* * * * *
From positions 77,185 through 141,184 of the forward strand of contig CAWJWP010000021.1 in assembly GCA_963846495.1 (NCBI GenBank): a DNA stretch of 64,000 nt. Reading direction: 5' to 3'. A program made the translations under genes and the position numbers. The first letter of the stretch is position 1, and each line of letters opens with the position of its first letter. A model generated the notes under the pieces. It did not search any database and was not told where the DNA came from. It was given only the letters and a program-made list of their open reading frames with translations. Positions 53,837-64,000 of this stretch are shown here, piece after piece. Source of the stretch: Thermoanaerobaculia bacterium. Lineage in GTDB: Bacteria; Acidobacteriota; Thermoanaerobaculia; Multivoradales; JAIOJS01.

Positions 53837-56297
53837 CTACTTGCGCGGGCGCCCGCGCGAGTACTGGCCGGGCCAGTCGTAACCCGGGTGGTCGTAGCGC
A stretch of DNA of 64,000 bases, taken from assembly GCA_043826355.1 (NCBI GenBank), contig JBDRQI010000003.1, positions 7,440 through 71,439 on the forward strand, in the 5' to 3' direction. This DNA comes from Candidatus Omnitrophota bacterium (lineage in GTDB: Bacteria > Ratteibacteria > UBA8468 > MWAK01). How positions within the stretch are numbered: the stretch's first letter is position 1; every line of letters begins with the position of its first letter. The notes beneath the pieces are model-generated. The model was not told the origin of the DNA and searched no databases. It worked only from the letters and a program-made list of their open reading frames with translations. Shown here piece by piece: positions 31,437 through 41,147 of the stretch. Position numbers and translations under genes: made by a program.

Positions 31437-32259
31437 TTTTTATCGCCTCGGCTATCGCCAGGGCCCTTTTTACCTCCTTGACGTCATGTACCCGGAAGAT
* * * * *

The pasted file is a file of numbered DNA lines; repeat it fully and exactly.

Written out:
From positions 77,185 through 141,184 of the forward strand of contig CAWJWP010000021.1 in assembly GCA_963846495.1 (NCBI GenBank): a DNA stretch of 64,000 nt. Reading direction: 5' to 3'. A program made the translations under genes and the position numbers. The first letter of the stretch is position 1, and each line of letters opens with the position of its first letter. A model generated the notes under the pieces. It did not search any database and was not told where the DNA came from. It was given only the letters and a program-made list of their open reading frames with translations. Positions 53,837-64,000 of this stretch are shown here, piece after piece. Source of the stretch: Thermoanaerobaculia bacterium. Lineage in GTDB: Bacteria; Acidobacteriota; Thermoanaerobaculia; Multivoradales; JAIOJS01.

Positions 53837-56297
53837 CTACTTGCGCGGGCGCCCGCGCGAGTACTGGCCGGGCCAGTCGTAACCCGGGTGGTCGTAGCGC
A stretch of DNA of 64,000 bases, taken from assembly GCA_043826355.1 (NCBI GenBank), contig JBDRQI010000003.1, positions 7,440 through 71,439 on the forward strand, in the 5' to 3' direction. This DNA comes from Candidatus Omnitrophota bacterium (lineage in GTDB: Bacteria > Ratteibacteria > UBA8468 > MWAK01). How positions within the stretch are numbered: the stretch's first letter is position 1; every line of letters begins with the position of its first letter. The notes beneath the pieces are model-generated. The model was not told the origin of the DNA and searched no databases. It worked only from the letters and a program-made list of their open reading frames with translations. Shown here piece by piece: positions 31,437 through 41,147 of the stretch. Position numbers and translations under genes: made by a program.

Positions 31437-32259
31437 TTTTTATCGCCTCGGCTATCGCCAGGGCCCTTTTTACCTCCTTGACGTCATGTACCCGGAAGAT